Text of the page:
Nuns Challenge Goldman's Pay Practice

Discussion in 'Wall St. News' started by cstfx, Apr 5, 2011.

  1. cstfx


    Nuns outraged by Goldman Sachs

    4 orders of nuns have submitted a challenge over the way the bank pays its executives.

    You've really hit a low point when you get called out by nuns. That's what's happening to Goldman Sachs (GS), a firm that, coincidentally, describes itself as doing "God's work."

    Four orders of nuns are all investors in Goldman Sachs, and have sent the bank a formal challenge over the excessive ways the bank compensates employees, The Guardian reports. Goldman's top five employees received $69.5 million last year.

    The nuns -- Sisters of Saint Joseph of Boston, Sisters of Notre Dame de Namur, Sisters of St. Francis of Philadelphia and the Benedictine Sisters of Mt. Angel -- have asked that shareholders demand the board review the company's executive compensation policies. They also want a report of that review by October.
  2. What true effect will this have? Someone could also challenge the pay and use of donations by another organization that has not been taxed as a bussiness for a very long time. This is nothing more than envy. The players in the poverty industry are doing nothing more than casting aspersions at their competition. Some one should open up the books at the See and see what deals got inked for the last 1500 years. There might be some shockers in acctual books.

  3. Dear Lloyd,

    The good news is we have enough money for the new convent, the bad news is, it's in your pocket.

    Peace be with you.

    Sister Marymountme.
  4. Cotton


    I thought that when they join the Sisterhood, they take a "Vow of Poverty" not a "Vow of Property".
  5. jem


    what if you were a shareholder?
    would you care of the ceo was taking your dividends as his income?
  6. Then exercise your vote or sell the stock.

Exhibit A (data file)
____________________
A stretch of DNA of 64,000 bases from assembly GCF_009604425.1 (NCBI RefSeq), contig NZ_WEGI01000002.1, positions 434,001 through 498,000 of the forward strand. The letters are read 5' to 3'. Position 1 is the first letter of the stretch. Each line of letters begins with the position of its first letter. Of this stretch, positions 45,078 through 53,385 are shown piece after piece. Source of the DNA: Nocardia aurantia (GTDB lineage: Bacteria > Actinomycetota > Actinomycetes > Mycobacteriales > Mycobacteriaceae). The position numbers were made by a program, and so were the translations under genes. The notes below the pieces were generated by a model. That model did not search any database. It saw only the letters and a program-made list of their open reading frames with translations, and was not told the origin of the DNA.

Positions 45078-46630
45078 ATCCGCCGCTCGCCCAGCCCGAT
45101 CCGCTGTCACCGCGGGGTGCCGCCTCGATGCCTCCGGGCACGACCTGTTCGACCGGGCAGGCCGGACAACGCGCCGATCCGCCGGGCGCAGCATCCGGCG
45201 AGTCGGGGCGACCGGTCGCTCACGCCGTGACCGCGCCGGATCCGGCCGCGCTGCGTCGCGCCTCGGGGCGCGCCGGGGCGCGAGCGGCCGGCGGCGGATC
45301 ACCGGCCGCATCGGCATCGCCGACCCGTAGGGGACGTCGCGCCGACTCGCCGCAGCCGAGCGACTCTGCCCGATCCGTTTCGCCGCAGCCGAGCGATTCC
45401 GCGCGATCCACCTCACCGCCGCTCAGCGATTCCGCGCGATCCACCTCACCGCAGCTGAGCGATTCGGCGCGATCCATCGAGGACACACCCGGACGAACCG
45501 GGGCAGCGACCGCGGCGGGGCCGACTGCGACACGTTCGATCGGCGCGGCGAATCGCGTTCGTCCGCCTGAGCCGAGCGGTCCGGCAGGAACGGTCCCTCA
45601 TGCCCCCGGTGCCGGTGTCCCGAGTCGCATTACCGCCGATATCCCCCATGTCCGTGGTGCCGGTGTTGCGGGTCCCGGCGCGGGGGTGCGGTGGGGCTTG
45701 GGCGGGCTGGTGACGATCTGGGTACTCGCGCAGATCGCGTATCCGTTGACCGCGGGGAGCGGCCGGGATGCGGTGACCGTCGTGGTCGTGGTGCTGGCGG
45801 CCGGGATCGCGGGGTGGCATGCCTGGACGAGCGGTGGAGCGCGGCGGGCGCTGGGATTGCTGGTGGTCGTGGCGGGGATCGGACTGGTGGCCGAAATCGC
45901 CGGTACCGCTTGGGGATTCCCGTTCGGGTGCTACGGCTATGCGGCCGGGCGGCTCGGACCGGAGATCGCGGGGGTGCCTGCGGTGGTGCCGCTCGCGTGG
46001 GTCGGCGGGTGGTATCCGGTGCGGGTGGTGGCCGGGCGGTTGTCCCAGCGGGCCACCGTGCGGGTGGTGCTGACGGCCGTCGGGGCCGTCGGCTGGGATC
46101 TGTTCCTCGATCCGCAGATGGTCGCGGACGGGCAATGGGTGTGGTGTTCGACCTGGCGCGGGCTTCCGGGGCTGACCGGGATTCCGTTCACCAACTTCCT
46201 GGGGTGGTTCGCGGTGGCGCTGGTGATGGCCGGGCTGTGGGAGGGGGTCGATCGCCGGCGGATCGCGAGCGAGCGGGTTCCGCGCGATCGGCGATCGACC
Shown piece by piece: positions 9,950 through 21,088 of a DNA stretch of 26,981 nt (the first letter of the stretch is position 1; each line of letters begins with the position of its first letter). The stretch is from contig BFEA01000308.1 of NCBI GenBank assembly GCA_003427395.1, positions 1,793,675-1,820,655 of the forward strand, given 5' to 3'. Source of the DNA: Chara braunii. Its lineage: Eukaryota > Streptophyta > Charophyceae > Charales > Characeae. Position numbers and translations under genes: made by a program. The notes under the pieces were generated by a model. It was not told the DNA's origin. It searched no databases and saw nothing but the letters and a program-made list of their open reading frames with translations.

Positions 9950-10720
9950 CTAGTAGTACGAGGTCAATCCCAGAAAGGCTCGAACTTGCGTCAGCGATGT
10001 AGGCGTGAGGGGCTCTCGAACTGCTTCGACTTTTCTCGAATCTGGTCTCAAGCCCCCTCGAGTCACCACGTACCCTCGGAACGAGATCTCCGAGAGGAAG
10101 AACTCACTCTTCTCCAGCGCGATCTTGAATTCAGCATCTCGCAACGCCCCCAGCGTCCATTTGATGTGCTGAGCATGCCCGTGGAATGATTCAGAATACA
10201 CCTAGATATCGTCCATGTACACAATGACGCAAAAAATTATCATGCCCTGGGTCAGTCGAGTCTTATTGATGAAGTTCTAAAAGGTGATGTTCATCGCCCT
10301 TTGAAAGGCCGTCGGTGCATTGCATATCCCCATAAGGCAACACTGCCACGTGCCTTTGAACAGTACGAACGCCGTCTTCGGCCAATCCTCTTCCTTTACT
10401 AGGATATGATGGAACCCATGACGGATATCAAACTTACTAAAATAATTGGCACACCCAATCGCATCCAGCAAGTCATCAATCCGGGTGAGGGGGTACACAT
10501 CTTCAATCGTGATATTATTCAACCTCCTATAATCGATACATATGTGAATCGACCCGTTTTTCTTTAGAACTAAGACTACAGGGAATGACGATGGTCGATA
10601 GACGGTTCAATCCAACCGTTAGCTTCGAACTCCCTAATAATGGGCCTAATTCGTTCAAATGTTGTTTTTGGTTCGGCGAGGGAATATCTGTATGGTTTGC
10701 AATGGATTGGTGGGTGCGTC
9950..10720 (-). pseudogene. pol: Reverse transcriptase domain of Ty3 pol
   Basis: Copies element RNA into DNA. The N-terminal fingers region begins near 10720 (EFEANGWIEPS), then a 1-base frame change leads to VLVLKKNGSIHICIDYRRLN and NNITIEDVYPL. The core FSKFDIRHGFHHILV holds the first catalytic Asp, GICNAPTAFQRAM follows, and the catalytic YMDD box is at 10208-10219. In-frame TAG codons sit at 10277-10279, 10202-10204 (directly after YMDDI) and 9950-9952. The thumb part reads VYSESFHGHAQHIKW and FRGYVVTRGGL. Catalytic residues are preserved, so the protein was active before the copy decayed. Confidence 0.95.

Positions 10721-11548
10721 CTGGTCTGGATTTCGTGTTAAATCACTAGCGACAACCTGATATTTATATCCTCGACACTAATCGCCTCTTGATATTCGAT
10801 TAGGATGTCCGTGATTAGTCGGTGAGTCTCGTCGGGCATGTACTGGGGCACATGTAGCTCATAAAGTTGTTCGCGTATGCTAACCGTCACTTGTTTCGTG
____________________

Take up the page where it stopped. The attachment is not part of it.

7. olias


    So you think these nuns are ballers? Their upset because they want a bigger yacht?

    I see your point about The Church, but I wouldn't lump that criticism on nuns, or priests necessarily.
  8. jem


    What? sell the stock of a company generating so much revenue the executives get to split up billions of tax payer bailout money?

    Why would a shareholder do that?

    Regarding corporate governance...

    from wikipedia

    Acting bona fide
    Directors must act honestly and bona fide ("in good faith"). The test is a subjective one, and directors must act in what they consider is in the interests of the company, not what a court might consider to be those interests.[25] However, the directors may still be held to have failed in this duty where they fail to direct their minds to the question of whether a transaction was in the best interests of the company.[26]
    Difficult questions can arise when treating the company too much in the abstract. For example, it may be for the benefit of a corporate group as a whole for a company to guarantee the debts of a "sister" company,[27] even though there is no ostensible "benefit" to the company giving the guarantee. Similarly, conceptually at least, there is no benefit to a company in returning profits to shareholders by way of dividend. However, the more pragmatic approach illustrated in the Australian case of Mills v Mills (1938) 60 CLR 150 normally prevails:
    "[directors are] not required by the law to live in an unreal region of detached altruism and to act in the vague mood of ideal abstraction from obvious facts which must be present to the mind of any honest and intelligent man when he exercises his powers as a director."
  9. kipster


    wow i didnt know nuns invested. lol
    but then again there are cyber monks so...
    who knows.